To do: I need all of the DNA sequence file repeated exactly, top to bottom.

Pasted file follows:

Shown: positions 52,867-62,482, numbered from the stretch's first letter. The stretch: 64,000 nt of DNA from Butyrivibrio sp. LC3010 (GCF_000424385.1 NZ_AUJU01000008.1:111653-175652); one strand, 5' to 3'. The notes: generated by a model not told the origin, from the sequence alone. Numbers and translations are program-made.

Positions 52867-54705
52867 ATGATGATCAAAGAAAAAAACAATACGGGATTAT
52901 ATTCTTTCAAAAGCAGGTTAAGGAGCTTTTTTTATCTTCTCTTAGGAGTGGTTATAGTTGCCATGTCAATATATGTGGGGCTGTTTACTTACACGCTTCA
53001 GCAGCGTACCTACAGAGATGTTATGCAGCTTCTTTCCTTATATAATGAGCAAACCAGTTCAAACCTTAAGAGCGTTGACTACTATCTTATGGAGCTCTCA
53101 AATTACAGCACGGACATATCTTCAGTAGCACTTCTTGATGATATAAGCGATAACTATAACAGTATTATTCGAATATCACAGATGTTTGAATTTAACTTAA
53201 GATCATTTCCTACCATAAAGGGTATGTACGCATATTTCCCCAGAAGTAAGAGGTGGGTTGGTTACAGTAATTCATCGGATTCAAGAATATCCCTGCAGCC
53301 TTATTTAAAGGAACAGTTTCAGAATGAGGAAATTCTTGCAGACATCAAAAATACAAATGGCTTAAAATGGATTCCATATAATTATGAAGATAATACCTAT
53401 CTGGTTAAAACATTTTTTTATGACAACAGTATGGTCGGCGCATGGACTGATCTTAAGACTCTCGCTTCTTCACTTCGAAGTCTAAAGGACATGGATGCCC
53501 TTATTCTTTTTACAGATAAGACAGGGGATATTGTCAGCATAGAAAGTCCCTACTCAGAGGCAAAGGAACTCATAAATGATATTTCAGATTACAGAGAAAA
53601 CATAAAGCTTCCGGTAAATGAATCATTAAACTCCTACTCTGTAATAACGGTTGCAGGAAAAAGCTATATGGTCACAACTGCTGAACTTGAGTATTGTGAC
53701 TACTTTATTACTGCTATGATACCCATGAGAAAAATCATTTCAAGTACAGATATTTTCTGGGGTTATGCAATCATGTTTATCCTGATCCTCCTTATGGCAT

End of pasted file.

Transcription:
Shown: positions 52,867-62,482, numbered from the stretch's first letter. The stretch: 64,000 nt of DNA from Butyrivibrio sp. LC3010 (GCF_000424385.1 NZ_AUJU01000008.1:111653-175652); one strand, 5' to 3'. The notes: generated by a model not told the origin, from the sequence alone. Numbers and translations are program-made.

Positions 52867-54705
52867 ATGATGATCAAAGAAAAAAACAATACGGGATTAT
52901 ATTCTTTCAAAAGCAGGTTAAGGAGCTTTTTTTATCTTCTCTTAGGAGTGGTTATAGTTGCCATGTCAATATATGTGGGGCTGTTTACTTACACGCTTCA
53001 GCAGCGTACCTACAGAGATGTTATGCAGCTTCTTTCCTTATATAATGAGCAAACCAGTTCAAACCTTAAGAGCGTTGACTACTATCTTATGGAGCTCTCA
53101 AATTACAGCACGGACATATCTTCAGTAGCACTTCTTGATGATATAAGCGATAACTATAACAGTATTATTCGAATATCACAGATGTTTGAATTTAACTTAA
53201 GATCATTTCCTACCATAAAGGGTATGTACGCATATTTCCCCAGAAGTAAGAGGTGGGTTGGTTACAGTAATTCATCGGATTCAAGAATATCCCTGCAGCC
53301 TTATTTAAAGGAACAGTTTCAGAATGAGGAAATTCTTGCAGACATCAAAAATACAAATGGCTTAAAATGGATTCCATATAATTATGAAGATAATACCTAT
53401 CTGGTTAAAACATTTTTTTATGACAACAGTATGGTCGGCGCATGGACTGATCTTAAGACTCTCGCTTCTTCACTTCGAAGTCTAAAGGACATGGATGCCC
53501 TTATTCTTTTTACAGATAAGACAGGGGATATTGTCAGCATAGAAAGTCCCTACTCAGAGGCAAAGGAACTCATAAATGATATTTCAGATTACAGAGAAAA
53601 CATAAAGCTTCCGGTAAATGAATCATTAAACTCCTACTCTGTAATAACGGTTGCAGGAAAAAGCTATATGGTCACAACTGCTGAACTTGAGTATTGTGAC
53701 TACTTTATTACTGCTATGATACCCATGAGAAAAATCATTTCAAGTACAGATATTTTCTGGGGTTATGCAATCATGTTTATCCTGATCCTCCTTATGGCAT